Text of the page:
MS Access linked tables with the SQL 2016 Always Encrypted

Is it possible to use MS Access linked tables with the SQL 2016 Always Encrypted feature? I created a test table in SQL 2016 that has encrypted fields, and I've set the ODBC connection permissions. I can't seem to find any documentation beyond that specific to working in MS Access.
Michael MurphyAsked:
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Nakul VachhrajaniTechnical Architect, Capgemini IndiaCommented:
MS Access and MS SQL Server are two different DB platforms. Hence, you will not be able to use functionality provided by one (SQL Server) in another (Access).
Scott McDaniel (Microsoft Access MVP - EE MVE )Infotrakker SoftwareCommented:
The encryption/decryption is performed by the ADO.NET drivers, so no, you would not be able to do this.

See these articles for more in-depth information about this feature:
Michael MurphyAuthor Commented:
I'd initially read that "The only driver that can successfully support Always Encrypted feature is .NET 4.6". Then when doing some research for implementing always encrypted in our application I ran across this post titled "Using Always Encrypted with the Windows ODBC Driver".

We also have an Access application.  Since we use a Windows ODBC Driver to connect our Access front end to a SQl back end I thought there might be a way to make the always encrypted feature to work in that scenario. It would be great if the encryption could work in both applications.
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Nakul VachhrajaniTechnical Architect, Capgemini IndiaCommented:
The article ( actually refers to clients using ODBC drivers, i.e. if a client uses ODBC connections, then Always Encrypted can be supported when accessing/working with data on an AlwaysEncrypted database.

Always Encrypted allows client applications to encrypt sensitive data and never reveal the data or the encryption keys to SQL Server or Azure SQL Database.

The pre-requisite first step in this article is to enable AlwaysEncrypted on the database (server-side operation) and this is only supported for SQL Server & Azure SQL Database.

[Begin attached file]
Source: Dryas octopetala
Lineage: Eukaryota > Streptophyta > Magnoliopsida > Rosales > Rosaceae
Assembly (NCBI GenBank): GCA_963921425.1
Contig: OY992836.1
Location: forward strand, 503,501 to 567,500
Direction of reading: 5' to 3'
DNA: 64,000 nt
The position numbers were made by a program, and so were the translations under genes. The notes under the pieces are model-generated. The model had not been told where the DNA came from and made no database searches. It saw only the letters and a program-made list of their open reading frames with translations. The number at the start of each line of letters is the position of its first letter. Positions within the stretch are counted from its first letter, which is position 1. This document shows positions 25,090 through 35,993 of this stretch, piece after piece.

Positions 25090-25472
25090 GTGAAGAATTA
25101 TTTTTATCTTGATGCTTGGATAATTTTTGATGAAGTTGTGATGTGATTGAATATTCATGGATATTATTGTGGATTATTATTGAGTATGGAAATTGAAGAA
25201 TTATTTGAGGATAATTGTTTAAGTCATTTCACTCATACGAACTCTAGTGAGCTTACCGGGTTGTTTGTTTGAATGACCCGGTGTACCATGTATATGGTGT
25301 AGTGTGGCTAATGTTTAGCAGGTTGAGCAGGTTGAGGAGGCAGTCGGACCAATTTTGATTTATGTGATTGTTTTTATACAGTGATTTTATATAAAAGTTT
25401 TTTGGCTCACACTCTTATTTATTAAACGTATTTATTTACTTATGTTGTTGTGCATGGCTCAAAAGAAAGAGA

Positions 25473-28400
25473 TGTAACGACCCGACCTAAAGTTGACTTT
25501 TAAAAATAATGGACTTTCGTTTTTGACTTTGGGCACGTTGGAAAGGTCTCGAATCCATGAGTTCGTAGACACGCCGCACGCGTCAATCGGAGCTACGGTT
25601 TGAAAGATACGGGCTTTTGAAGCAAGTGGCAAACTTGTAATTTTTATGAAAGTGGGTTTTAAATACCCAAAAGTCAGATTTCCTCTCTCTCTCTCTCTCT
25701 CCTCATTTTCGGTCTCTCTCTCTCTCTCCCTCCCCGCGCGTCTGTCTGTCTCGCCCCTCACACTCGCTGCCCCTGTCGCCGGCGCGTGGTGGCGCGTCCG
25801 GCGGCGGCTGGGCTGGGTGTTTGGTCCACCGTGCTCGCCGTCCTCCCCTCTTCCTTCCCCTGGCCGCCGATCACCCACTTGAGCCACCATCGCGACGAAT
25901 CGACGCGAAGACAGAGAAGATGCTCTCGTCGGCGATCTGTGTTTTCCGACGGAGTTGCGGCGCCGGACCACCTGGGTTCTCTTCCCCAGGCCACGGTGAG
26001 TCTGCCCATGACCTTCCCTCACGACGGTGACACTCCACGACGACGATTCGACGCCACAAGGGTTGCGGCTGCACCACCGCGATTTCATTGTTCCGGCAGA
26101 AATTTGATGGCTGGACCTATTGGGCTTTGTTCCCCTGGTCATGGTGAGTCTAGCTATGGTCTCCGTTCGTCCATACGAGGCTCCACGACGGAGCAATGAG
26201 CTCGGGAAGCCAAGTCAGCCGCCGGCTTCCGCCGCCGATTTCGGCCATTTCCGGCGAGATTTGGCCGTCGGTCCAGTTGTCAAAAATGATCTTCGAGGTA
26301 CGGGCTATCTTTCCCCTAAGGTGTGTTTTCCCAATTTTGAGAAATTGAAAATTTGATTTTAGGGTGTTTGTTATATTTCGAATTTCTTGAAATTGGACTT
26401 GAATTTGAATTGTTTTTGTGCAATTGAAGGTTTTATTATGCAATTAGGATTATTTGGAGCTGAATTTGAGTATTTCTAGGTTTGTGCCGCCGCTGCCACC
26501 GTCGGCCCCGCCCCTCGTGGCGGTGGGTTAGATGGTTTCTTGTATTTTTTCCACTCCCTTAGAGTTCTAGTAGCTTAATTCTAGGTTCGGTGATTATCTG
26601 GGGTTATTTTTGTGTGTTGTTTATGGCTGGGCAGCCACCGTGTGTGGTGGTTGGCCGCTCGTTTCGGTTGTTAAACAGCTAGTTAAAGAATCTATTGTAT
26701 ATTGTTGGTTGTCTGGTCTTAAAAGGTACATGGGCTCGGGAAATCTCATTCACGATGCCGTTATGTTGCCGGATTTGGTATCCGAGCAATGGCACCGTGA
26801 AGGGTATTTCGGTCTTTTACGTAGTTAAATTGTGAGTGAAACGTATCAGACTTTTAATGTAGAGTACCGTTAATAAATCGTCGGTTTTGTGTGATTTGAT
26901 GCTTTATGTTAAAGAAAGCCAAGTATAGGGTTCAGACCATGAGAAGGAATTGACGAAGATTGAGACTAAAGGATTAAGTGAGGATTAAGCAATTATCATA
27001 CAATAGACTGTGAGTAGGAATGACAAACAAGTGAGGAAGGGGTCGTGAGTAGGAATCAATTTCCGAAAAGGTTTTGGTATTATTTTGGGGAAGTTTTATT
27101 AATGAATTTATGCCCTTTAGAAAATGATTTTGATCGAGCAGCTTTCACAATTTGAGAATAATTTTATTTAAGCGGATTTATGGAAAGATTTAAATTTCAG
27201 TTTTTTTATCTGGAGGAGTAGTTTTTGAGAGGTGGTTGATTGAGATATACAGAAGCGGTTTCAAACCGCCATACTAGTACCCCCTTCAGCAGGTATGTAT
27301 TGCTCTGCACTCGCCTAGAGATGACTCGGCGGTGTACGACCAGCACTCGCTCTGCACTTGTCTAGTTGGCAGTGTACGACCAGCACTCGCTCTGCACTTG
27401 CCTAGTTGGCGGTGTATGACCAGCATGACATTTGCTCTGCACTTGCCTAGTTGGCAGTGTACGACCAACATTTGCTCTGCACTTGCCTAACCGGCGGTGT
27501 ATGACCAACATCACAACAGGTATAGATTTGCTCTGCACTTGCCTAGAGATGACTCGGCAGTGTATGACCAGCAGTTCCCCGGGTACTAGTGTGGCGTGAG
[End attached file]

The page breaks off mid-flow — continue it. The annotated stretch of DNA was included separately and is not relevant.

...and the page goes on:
The challenge with Access is that it has a totally different paradigm for data access, storage and manipulation when compared to SQL Server. Access is more of a file storage for local operations rather than a centralized database which is what makes it difficult to implement AlwaysEncrypted in Access.
Michael MurphyAuthor Commented:
With the new ODBC 13.1 driver, tweaking the new settings, and also importing the certificate from the sql server onto the client machine the linked tables will work.

In MS Access I've been able to read, edit, and insert all fields within a linked table that has Always Encrypted columns. It is linked via ODBC from the SQL Server.

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Nakul VachhrajaniTechnical Architect, Capgemini IndiaCommented:
I am not convinced. The traffic between the client and SQL Server would be using Always Encrypted, but I doubt if the traffic between SQL Server and linked Access database is encrypted.

What configuration did you have to do on the Access end to decrypt the Always Encrypted traffic? How did you validate that Access was using Always Encrypted?
Scott McDaniel (Microsoft Access MVP - EE MVE )Infotrakker SoftwareCommented:

I believe the author is referring to an Access application, and not Access in terms of data storage (local or otherwise). In this scenario, Access contains only the Forms, Reports, VBA Code, etc - so it is certainly possible the ODBC method would work, and I see no reason for objecting on those grounds.

If the data is encrypted on SQL Server, but not in the linked Access table, then I believe that would evidence enough that it works ...
Michael MurphyAuthor Commented:
I've tested with the ODBC 11 driver. The encrypted columns are not readable, editable, etc.

I've also tested with the ODBC 13 driver. The encrypted columns are readable, editable, etc. The table is also limited in its operation, as noted in the online documentation regarding the behaviors and limitations for tables with encrypted columns. Such as not being able to sort, etc.

When I try to run sql commands that would work on an unencrypted table, but are supposed to fail when Always Encrypted is enabled, the commands fail with encryption related errors.

My erro early on was that I had not correctly imported the certificate onto the client machine where MS Access is intalled. The certificate is a key piece of the puzzle. The ODBC driver alone will not work.
Michael MurphyAuthor Commented:
Also, Scott describes my scenario perfectly. I tend to just call it front end and back end with linked tables. I'll adjust my explanation in the future.

A lot of the documentation still indicates that the .net connection is the only option, and does not include reference to the new ODBC 13 driver which I was able to get to work in combination with the cert.

I should also note that deleting the linked table in Access, and then making a new linked connection was necessary. Just using the Linked Table Manager to refresh the linked tables after updating the ODBC driver was not sufficient. The Linked Table Manager method left the columns encrypted/unreadable. Replacing the links provided full functionality.
Nakul VachhrajaniTechnical Architect, Capgemini IndiaCommented:
Ok, now I get it. Thank-you, Scott & Michael for clarifying.

I thought Access was also involved as a data storage which is the point I was not convinced about. If Access is just being used as a front-end while the actual data storage was in SQL Server. Sure - that would be a valid case for Always Encrypted :)

Thanks again for the clarification and sorry for the confusion. I no longer have any objections.

Have a wonderful week-end!
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